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Political rancor stifling economic policy debate

Michael Dwyer / AP

Republican presidential hopeful Mitt Romney offers a detailed economic plan on his website. Other candidates are more vague.

With the U.S. still suffering from high unemployment and a sluggish economy, economists agree that reviving growth is the No. 1 issue of the 2012 presidential campaign.

But many of them are gun-shy about offering innovative ideas for much-needed solutions.

That's because the divisive partisanship that has thrown sand in the gears of the political process apparently has spread to the dismal science. 

"Because of the political atmosphere and the polarization we’ve seen, and the climate of distrust of expertise, economists are leery of coming out and talking about proposal A or B," said Julian Zelizer, a Princeton University political historian. "There’s a feeling that you can’t have a needed, healthy intellectual debate over what policies we need. And that’s essential right now."

The rancor has prompted some economists to withdraw from the public debate altogether. When contacted to comment for this story, several economists and economic think tanks declined requests for interviews, saying they preferred to avoid the political fray. One Ivy League economics professor begged off citing "crank e-mails" that followed an interview he gave on the GOP candidates' economic proposals. "I do not need that kind of grief," the economist said.

To some extent, the polarization shouldn't come as a surprise, given the extraordinary events that have rocked the global economy over the past few years.

"It's not dissimilar from what happened in the Great Depression or the 1970s and early '80s," said Mark Zandi, chief economist at Moody's Analytics. "There's this general sense that the economy is not working according to the script. And therefore you've got a lot of competing and very strongly held views about why that is."

Some economists argue that a few high-profile members of their profession have contributed to the problem by publicly supporting a specific candidate or party. Any economist who does so is "not to be trusted," according to Boston University economist Laurence Kotlikoff.

"They're basically trying to make their paymaster happy as opposed to trying to tell the public what economic science has to say," he said. "I think it's done great damage to our profession. And the public can't tell who's really an economist and who's not."

To be sure, economists have rarely agreed on anything: If you laid all the economists in the world end to end, the old joke goes, you still wouldn't reach a consensus. Kevin Hassett,  director of economic policy studies at the American Enterprise Institute, a conservative think tank, thinks this perennial diversity of economic thought allows presidential candidates to pick and choose the theories that support their own political beliefs.

“(They're) introducing sample selection bias when they do literature review," he said. "The economists themselves are still scientists who have looked at things properly. But maybe the guys on the tail of the distribution are the ones that are the most attractive to the politicians.”

All of which has made it hard for voters to gauge the wisdom and utility of any candidate's proposals for getting the U.S. economy back on track and getting Americans back to work.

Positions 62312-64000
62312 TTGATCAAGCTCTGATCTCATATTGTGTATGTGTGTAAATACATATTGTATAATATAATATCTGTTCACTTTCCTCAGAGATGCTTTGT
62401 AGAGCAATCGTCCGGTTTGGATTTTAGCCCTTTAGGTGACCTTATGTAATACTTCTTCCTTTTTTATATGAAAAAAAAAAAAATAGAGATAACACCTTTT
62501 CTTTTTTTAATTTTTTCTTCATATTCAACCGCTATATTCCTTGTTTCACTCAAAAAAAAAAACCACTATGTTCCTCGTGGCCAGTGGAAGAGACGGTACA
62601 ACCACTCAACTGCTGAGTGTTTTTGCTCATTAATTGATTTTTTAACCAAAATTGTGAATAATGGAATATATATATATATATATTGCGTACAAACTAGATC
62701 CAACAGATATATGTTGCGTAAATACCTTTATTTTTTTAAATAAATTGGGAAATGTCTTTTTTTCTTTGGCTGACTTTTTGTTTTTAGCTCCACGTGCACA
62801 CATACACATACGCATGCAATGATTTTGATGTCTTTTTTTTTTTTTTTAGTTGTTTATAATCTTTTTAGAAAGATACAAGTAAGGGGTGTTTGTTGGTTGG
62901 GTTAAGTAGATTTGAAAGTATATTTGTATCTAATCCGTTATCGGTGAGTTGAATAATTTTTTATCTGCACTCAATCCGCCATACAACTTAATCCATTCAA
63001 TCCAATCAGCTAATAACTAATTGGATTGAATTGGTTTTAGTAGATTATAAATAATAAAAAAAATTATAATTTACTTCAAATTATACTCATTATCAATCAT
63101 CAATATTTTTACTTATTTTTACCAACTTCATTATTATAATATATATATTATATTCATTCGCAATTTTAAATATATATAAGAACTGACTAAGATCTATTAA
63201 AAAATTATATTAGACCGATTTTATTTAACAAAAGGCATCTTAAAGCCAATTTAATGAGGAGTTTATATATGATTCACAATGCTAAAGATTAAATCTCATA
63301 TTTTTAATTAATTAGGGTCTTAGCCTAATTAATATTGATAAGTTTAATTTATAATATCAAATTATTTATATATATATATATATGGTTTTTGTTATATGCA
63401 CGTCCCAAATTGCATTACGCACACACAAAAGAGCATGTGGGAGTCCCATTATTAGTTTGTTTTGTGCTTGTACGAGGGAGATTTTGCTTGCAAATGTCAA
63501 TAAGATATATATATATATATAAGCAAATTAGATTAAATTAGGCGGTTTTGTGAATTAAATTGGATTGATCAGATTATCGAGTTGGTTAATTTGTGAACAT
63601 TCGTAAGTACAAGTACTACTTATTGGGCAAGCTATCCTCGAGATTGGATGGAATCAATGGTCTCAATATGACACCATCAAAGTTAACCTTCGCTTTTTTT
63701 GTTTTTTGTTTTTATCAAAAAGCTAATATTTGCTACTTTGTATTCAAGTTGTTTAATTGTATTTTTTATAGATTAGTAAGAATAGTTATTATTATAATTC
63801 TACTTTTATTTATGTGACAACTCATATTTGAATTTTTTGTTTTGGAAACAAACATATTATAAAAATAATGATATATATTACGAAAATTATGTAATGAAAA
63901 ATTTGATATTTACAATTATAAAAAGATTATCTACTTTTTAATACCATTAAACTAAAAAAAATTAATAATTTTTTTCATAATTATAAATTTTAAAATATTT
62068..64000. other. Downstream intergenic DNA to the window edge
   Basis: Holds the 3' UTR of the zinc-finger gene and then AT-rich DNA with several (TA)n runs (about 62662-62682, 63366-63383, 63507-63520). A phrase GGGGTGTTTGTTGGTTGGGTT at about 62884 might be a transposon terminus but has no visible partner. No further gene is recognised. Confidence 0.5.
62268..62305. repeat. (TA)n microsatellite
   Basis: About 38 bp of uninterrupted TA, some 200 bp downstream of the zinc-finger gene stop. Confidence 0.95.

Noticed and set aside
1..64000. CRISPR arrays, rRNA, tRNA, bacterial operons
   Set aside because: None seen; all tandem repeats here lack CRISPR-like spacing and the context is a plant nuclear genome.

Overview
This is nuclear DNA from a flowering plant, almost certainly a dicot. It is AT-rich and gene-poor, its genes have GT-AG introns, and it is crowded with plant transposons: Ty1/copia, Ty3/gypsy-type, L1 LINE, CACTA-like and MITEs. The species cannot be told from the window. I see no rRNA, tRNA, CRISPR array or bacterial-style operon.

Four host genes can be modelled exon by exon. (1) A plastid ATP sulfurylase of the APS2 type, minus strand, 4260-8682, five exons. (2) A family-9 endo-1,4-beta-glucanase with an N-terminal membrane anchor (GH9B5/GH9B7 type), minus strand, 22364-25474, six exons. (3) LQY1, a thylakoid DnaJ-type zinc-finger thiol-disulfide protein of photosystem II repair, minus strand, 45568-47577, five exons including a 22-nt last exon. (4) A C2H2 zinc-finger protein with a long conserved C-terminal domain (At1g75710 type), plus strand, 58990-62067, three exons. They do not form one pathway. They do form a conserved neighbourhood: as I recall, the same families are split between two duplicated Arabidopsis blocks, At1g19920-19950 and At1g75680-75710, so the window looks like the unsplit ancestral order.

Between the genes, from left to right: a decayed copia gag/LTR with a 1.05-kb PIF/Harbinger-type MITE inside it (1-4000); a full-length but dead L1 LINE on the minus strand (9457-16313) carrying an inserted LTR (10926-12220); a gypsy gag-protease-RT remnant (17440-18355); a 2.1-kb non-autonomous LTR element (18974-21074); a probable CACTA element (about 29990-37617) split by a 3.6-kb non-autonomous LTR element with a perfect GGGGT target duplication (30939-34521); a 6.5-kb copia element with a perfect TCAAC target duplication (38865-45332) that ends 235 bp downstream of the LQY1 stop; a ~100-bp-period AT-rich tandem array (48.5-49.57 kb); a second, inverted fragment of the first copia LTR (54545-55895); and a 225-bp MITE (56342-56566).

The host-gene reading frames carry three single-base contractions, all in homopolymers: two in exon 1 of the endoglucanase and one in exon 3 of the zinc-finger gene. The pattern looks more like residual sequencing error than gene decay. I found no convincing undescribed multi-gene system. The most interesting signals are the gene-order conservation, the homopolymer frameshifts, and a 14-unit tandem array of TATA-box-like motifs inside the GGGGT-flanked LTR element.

Comparing and contrasting the potential impact of the GOP candidates' economic policies also has been made more difficult by the wide range in the level of detail in their proposals.

Former Massachusetts Gov. Mitt Romney has published a 160-page, 59-point outline of his plan to revive economic growth. Former Pennsylvania Sen. Rick Santorum's website offers just a brief summary of his tax-cutting accomplishments and no specific proposals for boosting economic growth.

There is broad consensus, though, on the core economic policies staked out by the Republican and Democratic parties in the presidential election. Much of the divide centers on the role of government. The GOP candidates generally favor lower taxes and lower government spending. Since the Obama administration championed a $787 billion stimulus package in its first year, though, that bright line has become blurred, according to Zelizer.

"Obama has really shifted toward deficit reduction and backed away from all those of arguments about the need for government spending and stimulus," he said. "There are probably a lot of Democrats who like the sound of what he’s said but are very skeptical that, if given four more years, he'll really be able to do any of that or he'll really try to do that."

The debate over growth policies also has focused more on politics, and not economics, because the positions staked out by the Republican candidates are so similar. Virtually all the active candidates advocate cutting personal and corporate taxes, cutting spending and reducing government regulation.

"The striking thing is you don't have a Nelson Rockefeller debating a Barry Goldwater," said Michael Franc, head of government studies for the Heritage Foundation, another conservative think tank. "There's no real broad ideological spectrum within the Republican Party. They're all very similarly situated comfortably to the right of center."

With little daylight between the GOP candidates' economic proposals, there's been less argument among them about whether they would work. Gone are the days of the 1980 campaign when George H.W. Bush and Ronald Reagan fought about the merits of supply-side economics.

"Bush called it 'voodoo economics' and really challenged the whole premise that you can cut taxes at large rates and have more revenues come in at the end," said Zelizer. "That was a real division over core policy. You just don’t see that right now."